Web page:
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In statistical thermodynamics, the entropy is given by $S = k_B \ln{\Omega}$ where $\Omega$ is the number of possible microscopic states for a given macroscopic system.

But the atom as a system can have several micro states corresponding to the same value of its energy. For example, the hydrogen atom in it's second energetic level can be in any of 4 states. So can we say that a hydrogen atom in a $n=2$ state has more entropy that another in a $n=1$ state?

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Yes, a single atom could have entropy, if the state of the atom is defined as some density operator. For example: \begin{equation}\tag{1} \rho = \frac{1}{2}| \, 2, 1, +1 \rangle \langle 2, 1, +1 \,| + \frac{1}{2} | \, 2, 1, -1 \rangle \langle 2, 1, -1 \,|, \end{equation} where $|\, n, l, m \rangle$ is the micro-state of energy level $E_{n, l, m}$, where \begin{align}\tag{2} n &= 1, 2, \ldots, \infty, &l &= 0, 1, 2, \ldots n - 1, &m &= 0, \, \pm 1, \, \pm 2, \ldots, \, \pm l. \end{align} According to (1), the atom has a probability $\frac{1}{2}$ to be in the state $|\, 2, 1, +1 \rangle$ and probability $\frac{1}{2}$ to be in a state $|\, 2, 1, -1 \rangle$. Thus, the atom has statistical entropy $S = \ln{2}$.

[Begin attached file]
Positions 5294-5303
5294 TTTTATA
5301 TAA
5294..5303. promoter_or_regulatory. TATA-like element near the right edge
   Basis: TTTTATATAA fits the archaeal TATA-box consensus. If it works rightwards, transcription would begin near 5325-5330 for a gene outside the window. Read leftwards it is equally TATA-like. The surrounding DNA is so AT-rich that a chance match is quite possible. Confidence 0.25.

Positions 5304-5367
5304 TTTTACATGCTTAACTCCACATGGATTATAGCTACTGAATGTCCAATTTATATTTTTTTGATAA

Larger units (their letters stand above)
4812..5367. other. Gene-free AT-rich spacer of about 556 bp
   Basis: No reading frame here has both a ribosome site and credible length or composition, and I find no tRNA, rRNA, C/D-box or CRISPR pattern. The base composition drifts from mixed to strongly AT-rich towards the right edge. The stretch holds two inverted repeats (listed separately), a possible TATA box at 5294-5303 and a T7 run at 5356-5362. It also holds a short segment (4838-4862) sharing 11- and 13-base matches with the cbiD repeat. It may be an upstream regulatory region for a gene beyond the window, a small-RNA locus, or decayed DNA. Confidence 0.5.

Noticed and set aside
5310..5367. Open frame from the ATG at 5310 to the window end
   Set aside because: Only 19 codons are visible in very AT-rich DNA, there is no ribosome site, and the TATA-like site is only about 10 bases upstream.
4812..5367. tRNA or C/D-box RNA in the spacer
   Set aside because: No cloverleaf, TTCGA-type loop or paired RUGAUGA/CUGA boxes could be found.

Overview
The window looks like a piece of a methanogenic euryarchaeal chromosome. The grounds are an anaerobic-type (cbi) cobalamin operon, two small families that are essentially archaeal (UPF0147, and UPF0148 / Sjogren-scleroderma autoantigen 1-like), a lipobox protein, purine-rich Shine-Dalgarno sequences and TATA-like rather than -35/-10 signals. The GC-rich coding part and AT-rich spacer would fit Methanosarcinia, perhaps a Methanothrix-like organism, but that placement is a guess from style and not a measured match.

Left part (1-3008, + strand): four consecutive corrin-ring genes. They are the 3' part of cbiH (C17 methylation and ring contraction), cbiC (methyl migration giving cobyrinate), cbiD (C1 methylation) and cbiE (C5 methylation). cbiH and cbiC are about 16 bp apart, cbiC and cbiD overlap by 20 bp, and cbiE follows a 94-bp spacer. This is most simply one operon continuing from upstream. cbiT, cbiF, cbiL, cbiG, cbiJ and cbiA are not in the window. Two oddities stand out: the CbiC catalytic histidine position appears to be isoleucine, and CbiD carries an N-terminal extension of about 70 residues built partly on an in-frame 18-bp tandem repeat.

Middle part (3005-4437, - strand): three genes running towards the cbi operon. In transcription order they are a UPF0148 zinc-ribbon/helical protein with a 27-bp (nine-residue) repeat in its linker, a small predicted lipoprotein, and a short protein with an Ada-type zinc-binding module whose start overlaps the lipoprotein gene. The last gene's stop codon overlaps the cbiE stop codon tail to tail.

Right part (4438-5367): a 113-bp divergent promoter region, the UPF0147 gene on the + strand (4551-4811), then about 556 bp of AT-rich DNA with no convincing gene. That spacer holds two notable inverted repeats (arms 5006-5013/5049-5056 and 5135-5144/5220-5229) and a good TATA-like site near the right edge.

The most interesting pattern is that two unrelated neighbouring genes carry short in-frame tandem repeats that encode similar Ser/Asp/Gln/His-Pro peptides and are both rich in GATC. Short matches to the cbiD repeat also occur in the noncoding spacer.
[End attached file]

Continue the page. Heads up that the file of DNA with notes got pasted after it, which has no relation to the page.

This macro-state isn't the same as a quantum superposition. For example: \begin{equation}\tag{3} | \, \psi \rangle = \frac{1}{\sqrt{2}} |\, 2, 1, +1 \rangle + \frac{1}{\sqrt{2}} |\, 2, 1, -1 \rangle \end{equation} is still a micro-state and it's entropy is 0. In this case $\rho \ne |\, \psi \rangle \langle \psi |$.

The micro-state and macro-state depend on the way the atom has been prepared. (1) and (3) could be the result of some interaction with another system in the past.

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  • $\begingroup$ I am interested in the ideas in your answer. I haven't taken a course or read any book on statistical mechanics. Is entropy in QM discussed there? Can you recommend me a book or resource where I can learn more about this? $\endgroup$
    – user137661
    Nov 4 '19 at 20:38
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    $\begingroup$ @SV, the best book I know on this subject is in French : "Du microscopique au macroscopique", by Roger Balian. Many other books are discussing this. $\endgroup$
    – Cham
    Nov 4 '19 at 20:39
  • $\begingroup$ I found an English version from Springer, do you think it is as good as the French version? $\endgroup$
    – user137661
    Nov 5 '19 at 0:58
  • $\begingroup$ @SV, the English version is probably good, but I haven't saw it. You may give it a try. $\endgroup$
    – Cham
    Nov 5 '19 at 1:19

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